I wanted to ask her if she’d noticed that I was the “great” mom who’d let her kids be mauled by a red shopping cart, but instead I mumbled something like “Thanks, just glad they weren’t hurt” and moved on before her words made me cry.

It wasn’t until much later that I realized what had happened. That my heavenly Father—who saw the whole thing go down and knows me better than I know myself—chose, in that topsy-turvy moment, to remind me that He thinks I’m awesome. And He used a stranger to say it for Him.

He knows that while I have no trouble believing He loves me when I’m singing praise songs with the kids or volunteering in Sunday school, it’s so much harder to believe when I’ve messed up. Dropped the ball. Blown it.

I don’t know how your Monday has been. How you’ve struggled. Where you’ve failed.
But this I know.
He loves you.
He thinks you’re awesome.

Zephaniah 3:17 - The LORD your God is in your midst, a mighty one who will save; he will rejoice over you with gladness; he will quiet you by his love; he will exult over you with loud singing. (ESV)

I Blame the Kale - What I learned about God's #love in the produce aisle. #motherhood #faith (Click to Tweet)

***I want to apologize for my lengthy absence.  I spent three months frantically writing a novel and I have no idea what happened to the month of June! I'm hoping to be back here on a more regular basis in the weeks ahead.

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Monday, June 9, 2014

Beneath A Navajo Moon by Lisa Carter

Hi Everyone!! I've missed you!

I've been writing non-stop, but none of it has been for the blog. I entered a contest and to my utter shock, I made it into the final round. Last night at 9:30 p.m., I hit "send" and a full manuscript is now in an editor's hands.

I may be sick.

But the best way not to think about an editor with a big red pen is to read and write - a LOT! Which is exactly what I plan to do!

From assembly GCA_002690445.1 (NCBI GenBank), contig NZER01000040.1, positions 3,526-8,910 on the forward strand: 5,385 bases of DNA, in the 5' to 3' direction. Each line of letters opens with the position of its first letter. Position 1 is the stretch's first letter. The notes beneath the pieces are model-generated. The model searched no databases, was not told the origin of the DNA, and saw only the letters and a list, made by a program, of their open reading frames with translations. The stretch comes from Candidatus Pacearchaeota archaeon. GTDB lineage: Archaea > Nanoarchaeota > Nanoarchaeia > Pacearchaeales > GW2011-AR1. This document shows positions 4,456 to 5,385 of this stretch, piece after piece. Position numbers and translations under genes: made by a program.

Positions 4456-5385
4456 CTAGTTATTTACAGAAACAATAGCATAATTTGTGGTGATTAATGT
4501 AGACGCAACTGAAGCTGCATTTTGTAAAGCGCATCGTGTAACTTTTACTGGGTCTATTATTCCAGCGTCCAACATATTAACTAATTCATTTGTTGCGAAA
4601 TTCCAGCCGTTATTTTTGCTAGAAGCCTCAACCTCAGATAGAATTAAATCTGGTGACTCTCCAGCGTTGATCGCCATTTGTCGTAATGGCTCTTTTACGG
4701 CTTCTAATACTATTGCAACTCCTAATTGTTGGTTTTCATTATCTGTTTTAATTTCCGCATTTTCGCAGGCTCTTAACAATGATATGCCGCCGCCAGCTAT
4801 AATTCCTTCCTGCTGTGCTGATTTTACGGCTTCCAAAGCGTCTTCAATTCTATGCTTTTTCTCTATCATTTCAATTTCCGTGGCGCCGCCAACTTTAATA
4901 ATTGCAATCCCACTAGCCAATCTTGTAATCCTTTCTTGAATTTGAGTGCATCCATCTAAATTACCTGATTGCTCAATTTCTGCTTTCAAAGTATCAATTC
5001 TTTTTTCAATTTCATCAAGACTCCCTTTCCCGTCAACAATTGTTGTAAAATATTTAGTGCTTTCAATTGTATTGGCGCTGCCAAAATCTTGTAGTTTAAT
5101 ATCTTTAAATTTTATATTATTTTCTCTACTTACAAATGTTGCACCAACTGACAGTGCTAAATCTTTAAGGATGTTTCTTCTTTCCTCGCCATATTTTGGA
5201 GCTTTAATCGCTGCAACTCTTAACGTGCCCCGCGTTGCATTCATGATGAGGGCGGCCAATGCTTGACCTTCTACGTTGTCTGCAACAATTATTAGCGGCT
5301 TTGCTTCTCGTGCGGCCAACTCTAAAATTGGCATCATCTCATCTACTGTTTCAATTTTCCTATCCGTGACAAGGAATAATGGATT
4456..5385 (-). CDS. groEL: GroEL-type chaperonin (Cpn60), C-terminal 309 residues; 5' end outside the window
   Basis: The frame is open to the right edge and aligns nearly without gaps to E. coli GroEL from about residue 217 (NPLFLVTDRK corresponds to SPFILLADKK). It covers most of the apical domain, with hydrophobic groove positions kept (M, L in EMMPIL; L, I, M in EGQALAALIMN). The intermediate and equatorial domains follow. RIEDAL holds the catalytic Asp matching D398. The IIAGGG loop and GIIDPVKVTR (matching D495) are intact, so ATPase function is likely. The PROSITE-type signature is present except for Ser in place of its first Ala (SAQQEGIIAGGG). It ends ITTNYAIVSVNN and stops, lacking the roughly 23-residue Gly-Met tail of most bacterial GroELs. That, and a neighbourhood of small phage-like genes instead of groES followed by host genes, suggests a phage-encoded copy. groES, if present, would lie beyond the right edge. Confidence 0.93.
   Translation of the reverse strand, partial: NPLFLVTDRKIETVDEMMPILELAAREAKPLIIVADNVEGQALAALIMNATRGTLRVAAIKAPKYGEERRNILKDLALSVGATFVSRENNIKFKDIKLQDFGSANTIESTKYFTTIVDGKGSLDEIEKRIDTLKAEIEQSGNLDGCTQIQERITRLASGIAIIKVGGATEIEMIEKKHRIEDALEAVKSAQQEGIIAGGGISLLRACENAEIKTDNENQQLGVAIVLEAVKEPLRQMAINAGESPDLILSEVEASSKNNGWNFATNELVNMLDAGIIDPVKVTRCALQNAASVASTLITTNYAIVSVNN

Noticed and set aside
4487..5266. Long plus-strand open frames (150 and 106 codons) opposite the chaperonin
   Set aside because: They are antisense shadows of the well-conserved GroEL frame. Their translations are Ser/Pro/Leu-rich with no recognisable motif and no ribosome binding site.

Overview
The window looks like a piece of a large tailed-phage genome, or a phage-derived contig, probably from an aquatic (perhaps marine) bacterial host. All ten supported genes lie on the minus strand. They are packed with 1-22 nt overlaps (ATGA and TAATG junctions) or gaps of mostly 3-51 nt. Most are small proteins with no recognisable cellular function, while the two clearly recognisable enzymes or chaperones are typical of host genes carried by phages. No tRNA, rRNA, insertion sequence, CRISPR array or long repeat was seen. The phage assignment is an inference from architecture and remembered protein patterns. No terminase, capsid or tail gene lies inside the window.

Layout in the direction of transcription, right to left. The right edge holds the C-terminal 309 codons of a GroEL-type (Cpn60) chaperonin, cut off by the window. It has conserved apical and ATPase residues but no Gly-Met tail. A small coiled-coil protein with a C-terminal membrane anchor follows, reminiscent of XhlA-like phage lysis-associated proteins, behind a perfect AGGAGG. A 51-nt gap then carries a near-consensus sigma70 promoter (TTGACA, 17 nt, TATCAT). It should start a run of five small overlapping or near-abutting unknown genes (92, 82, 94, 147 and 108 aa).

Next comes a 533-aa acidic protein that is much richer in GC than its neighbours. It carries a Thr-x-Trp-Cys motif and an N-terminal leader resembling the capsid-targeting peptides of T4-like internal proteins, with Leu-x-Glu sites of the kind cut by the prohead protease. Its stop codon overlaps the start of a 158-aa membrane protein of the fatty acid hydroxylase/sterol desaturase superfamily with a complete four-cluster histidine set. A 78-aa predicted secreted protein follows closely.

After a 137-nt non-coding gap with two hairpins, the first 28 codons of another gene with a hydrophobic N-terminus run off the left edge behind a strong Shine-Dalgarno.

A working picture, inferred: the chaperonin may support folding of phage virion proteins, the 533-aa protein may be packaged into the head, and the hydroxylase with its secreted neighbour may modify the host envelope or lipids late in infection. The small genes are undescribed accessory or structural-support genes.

Let's kick things off with a book I thought I'd reviewed a couple of months ago, but didn't. 

If you like romantic suspense, historicals, and, like me, are always on the lookout for a way to support a local writer, then Beneath a Navajo Moon by Lisa Carter is the book for you!

(Lisa's from Raleigh and as far as I'm concerned, any Carolina girl is a local). 

In Beneath a Navajo Moon, Erin Dawson is a cultural anthropologist. She's hoping her internship at the Cedar Canyon Information Center will help her fulfill a personal mission to uncover the story behind one of her adopted ancestors, Olivia Thornton, a white woman who served at a mission on the Navajo reservation in the early 1900s. 

Her search leads her to butt heads with tribal policeman Adam Silverhorn. A man who turns out to be far more complex than his shallow, womanizing ways lead her to originally believe.

As Erin digs deeper, she has no idea that her search for Olivia will uncover a dark secret that threatens her life and the lives of those she loves. 

Beneath A Navajo Moon kept me guessing with complex characters who struggle to make the right choices in difficult circumstances.

For someone like me who loves a great historical, but also loves a great contemporary suspense, this was the best of both worlds. 

Check it out. And if you read Beneath a Navajo Moon, be a friend and leave a quick review on Amazon, would you please? Authors really appreciate reviews and it only takes a few minutes of your time to bless them in this way!

Grace & Peace,

Monday, May 19, 2014

Silenced by Dani Pettrey

Get your copy of SILENCED by Author Dani Pettrey!

I'm so excited about today's post. We've got a great book, an opportunity to win a FREE copy from Bethany House publishers, and a fun sweepstakes you can enter.

All of these great opportunities are in celebration of the release of Silenced, the fourth book in Dani Pettrey's Alaskan Courage series.

The Alaskan Courage series follows the adventures of the five McKenna siblings. When Silenced opens, Cole and Bailey (from Submerged) are in the final stages of planning their wedding, with Piper and Landon (from Shattered) just a few months behind. Reef (who gets his own story in Book 5, yeah!) has promised to come home for the weddings and Darcy and Gage (from Stranded) are doing great.

Silenced is Jake and Kayden's story, and I was so excited to finally figure out what made the cool and distant Kayden McKenna tick, and to find out how she would treat Jake Westin, now that the truth about his past has come to light.

Here's the scoop on Silenced...

A relaxing day of rock climbing takes a dark turn when Kayden McKenna’s route brings her face-to-face with a dead climber. Was the climber’s death a terrible accident or something more sinister?